Short History of Nearly Everything Reflection

Topics: Scientific method, Earth, Science Pages: 10 (3471 words) Published: November 20, 2005
A Standard Scientific Method Does Not Exist

Some people believe that there is a cookie cutter method to perform science. However, a standard scientific method does not and will never exist. Science is a lot more complex than following a set of standard procedures. Scientific events and discoveries happen very often, but the method of achieving these often vary considerably. Some occur in unique ways, require certain circumstances, or even happen by pure accident.

One example of a discovery found by accident was the discovery of phosphorous. Hennig Brand was actually attempting to make gold when he discovered phosphorous. What better way to try to make gold than by distilling urine. This was Brand's initial thought. In spite of this, he soon found that when his substance was exposed to air, it burst into flame spontaneously. The funniest part of this discovery is that an ounce of his newly discovered phosphorous retailed for about the equivalent to five hundred dollars in today's money. By accident he had actually created something that was worth even more than the gold he originally attempted to create.

C. T. R. Wilson also pulled off an example of an accidental finding in science. After building an artificial cloud chamber to study cloud formations, he found that he actually created the first particle detector as well. He provided the first convincing evidence that subatomic particles exist.

Albert Michelson was assisted by Edward Morley in an attempt to find evidence that for half of the year the Earth is traveling toward the Sun and for half of the year it is moving away from it. Michelson thought that if he compared light's travel time between the two, he would find what he needed. He devised an interferometer to precisely measure the velocity of light. What he found by the interferometer was actually the opposite of his thoughts prior to his work. In all directions and all season, the speed of light was actually the same. This, as stated by William H. Cropper was, "probably the most famous negative result in the history of physics."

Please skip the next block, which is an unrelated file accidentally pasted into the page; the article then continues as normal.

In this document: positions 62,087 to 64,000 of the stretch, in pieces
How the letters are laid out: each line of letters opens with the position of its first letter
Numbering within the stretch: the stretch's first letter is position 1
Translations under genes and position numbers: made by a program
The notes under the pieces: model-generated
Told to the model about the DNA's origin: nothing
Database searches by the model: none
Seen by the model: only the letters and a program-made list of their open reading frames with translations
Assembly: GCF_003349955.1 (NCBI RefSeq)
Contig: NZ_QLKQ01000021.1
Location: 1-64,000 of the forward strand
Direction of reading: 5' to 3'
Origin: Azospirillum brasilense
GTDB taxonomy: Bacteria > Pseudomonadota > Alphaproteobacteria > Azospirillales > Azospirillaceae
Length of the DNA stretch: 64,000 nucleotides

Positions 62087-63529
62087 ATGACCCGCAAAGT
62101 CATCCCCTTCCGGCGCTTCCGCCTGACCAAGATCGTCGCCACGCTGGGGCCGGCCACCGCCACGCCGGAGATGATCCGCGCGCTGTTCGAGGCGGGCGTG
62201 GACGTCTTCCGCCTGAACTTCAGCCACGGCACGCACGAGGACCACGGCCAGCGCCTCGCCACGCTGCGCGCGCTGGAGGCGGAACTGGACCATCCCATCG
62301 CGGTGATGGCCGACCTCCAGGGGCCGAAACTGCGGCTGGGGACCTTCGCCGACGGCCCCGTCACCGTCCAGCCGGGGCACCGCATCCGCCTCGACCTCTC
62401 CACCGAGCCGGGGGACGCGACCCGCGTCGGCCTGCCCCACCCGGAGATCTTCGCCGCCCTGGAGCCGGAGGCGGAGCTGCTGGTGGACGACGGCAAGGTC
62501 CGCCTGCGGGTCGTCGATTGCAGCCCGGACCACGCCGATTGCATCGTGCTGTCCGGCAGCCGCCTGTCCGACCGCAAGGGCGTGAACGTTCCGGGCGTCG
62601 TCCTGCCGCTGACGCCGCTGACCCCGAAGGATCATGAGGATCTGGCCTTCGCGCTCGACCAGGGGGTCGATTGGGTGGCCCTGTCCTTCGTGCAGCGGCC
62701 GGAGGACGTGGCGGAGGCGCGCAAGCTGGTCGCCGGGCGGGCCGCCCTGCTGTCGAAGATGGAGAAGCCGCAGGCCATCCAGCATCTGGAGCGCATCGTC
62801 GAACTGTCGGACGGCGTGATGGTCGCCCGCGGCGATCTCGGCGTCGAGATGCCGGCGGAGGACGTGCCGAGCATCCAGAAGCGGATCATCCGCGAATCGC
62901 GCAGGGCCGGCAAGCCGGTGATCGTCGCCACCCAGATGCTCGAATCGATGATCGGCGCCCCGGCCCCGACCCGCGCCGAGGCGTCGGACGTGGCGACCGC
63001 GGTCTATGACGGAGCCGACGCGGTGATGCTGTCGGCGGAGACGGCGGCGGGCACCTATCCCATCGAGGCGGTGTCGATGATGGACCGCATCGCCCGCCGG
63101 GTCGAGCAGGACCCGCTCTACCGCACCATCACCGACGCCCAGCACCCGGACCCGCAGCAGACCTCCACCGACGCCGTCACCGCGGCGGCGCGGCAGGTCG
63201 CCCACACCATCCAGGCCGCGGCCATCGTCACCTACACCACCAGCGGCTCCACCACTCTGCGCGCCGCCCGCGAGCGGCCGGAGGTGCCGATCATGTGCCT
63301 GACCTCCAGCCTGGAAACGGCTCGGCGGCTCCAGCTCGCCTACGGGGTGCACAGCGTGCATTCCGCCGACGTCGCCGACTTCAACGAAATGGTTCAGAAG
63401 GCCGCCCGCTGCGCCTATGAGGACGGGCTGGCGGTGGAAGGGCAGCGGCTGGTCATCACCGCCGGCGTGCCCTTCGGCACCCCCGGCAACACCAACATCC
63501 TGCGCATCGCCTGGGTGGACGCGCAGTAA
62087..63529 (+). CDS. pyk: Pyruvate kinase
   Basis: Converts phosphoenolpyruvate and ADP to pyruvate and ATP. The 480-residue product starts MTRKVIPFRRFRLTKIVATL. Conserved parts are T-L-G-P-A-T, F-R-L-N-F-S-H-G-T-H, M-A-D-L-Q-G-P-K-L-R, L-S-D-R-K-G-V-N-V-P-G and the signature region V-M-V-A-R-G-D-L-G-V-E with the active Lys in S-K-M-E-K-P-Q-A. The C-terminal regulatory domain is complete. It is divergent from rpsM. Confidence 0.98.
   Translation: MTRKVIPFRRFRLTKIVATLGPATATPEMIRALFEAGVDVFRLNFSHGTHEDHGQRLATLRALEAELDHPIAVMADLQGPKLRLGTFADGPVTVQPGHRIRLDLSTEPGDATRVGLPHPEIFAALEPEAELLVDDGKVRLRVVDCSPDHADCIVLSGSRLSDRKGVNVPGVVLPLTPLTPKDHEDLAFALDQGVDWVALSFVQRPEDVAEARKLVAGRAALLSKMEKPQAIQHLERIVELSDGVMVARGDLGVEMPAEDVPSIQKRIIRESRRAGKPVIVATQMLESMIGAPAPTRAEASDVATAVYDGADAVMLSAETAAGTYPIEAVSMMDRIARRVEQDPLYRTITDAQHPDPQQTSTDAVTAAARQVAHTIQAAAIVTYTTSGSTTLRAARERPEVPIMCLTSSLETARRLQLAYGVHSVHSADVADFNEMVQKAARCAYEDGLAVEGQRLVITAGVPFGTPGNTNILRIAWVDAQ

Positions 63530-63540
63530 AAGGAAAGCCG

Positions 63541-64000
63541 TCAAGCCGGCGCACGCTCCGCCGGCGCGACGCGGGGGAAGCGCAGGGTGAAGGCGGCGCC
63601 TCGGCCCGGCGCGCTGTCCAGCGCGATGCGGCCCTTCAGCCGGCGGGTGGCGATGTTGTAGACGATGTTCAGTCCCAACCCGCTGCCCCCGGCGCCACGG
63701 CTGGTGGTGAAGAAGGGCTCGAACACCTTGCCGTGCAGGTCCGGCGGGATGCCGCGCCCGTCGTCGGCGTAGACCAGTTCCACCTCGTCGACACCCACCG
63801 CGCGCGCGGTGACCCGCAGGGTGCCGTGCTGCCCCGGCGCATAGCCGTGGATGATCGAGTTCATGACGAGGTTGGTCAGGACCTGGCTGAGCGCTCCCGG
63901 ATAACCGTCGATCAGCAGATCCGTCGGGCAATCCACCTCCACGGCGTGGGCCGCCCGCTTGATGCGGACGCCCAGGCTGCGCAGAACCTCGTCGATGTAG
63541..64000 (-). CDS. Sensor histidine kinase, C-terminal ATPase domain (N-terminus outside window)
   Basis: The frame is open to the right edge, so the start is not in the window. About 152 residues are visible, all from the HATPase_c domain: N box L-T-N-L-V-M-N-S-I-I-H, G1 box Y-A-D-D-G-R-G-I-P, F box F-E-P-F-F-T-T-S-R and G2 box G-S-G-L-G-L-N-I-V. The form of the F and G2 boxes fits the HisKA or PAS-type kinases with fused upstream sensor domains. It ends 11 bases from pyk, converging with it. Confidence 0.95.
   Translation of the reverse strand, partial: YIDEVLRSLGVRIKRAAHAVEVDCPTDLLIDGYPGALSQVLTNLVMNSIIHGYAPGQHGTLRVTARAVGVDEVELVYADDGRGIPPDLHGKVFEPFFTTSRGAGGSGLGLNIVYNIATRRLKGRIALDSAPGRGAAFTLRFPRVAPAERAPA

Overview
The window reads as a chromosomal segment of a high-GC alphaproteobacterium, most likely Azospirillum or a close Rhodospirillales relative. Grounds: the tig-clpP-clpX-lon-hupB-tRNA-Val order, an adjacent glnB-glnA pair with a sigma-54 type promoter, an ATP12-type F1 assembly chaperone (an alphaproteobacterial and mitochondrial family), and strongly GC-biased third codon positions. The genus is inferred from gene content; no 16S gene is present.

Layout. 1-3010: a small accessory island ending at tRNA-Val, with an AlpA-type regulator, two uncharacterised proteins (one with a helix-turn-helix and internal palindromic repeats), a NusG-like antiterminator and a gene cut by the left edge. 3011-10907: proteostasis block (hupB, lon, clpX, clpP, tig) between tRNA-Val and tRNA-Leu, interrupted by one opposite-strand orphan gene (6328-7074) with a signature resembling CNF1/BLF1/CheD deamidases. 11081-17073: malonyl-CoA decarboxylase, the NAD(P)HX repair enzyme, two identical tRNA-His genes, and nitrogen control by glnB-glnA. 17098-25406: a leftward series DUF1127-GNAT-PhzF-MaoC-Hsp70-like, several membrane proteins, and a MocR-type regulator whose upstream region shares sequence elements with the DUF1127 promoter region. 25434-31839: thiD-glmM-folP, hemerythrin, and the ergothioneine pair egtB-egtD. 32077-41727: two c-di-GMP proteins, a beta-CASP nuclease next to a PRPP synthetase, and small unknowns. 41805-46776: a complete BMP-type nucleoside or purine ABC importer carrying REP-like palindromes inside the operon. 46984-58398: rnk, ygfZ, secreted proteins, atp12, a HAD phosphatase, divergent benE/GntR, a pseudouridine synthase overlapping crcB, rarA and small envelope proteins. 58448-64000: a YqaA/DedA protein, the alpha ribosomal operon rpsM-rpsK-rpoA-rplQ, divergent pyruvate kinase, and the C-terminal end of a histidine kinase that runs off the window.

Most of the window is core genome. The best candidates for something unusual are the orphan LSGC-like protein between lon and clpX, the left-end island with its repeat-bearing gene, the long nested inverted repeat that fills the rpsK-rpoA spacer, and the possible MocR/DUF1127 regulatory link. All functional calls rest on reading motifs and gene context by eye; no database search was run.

A young man with no formal training as an astronomer, Clyde Tombaugh, beat the formally trained and experienced astronomers in spotting the first American discovered planet. It was the last planet our world has discovered, Pluto. Lowell had hypothesized that Pluto had existed, but no one could spot it until the amateur Tombaugh came along.

Although creativity and luck can be very important to science, formalized systems of naming and measurement are vital to science. In order to advance on previous finding, there needs to be some formal systems. Prior to the periodic table, for example, chemists used a variety of symbols and abbreviations for the same elements, which would have been very confusing. Chemistry by the second half of the nineteenth century was a mess. Mendeleyev helped to bring a method to the madness of chemistry.

There really is not a standard scientific method in performing experiments. Creativity is extremely important to science. Science is much different than everyday thinking. By now, if science had a standard scientific method, there wouldn't be anything left for science to discover. Scientists very often have to think outside of the box.

Science is Bounded

Advancements in the world of science have had certain boundaries over time and will always have boundaries. Some of these can be or have been overcome, while others may never be overcome due to limitations. In the book, Bryson offered several boundaries that have been met over the existence of science.

Probably the biggest boundary in science is that it does not and cannot explain or deny the existence of the supernatural. Explanations are beyond nature and therefore beyond science. Perhaps the most extraordinary fact we know is that whatever prompted life to begin, it happened only once. Science says that at some unimaginable distant past some bag of chemicals fidgeted to...
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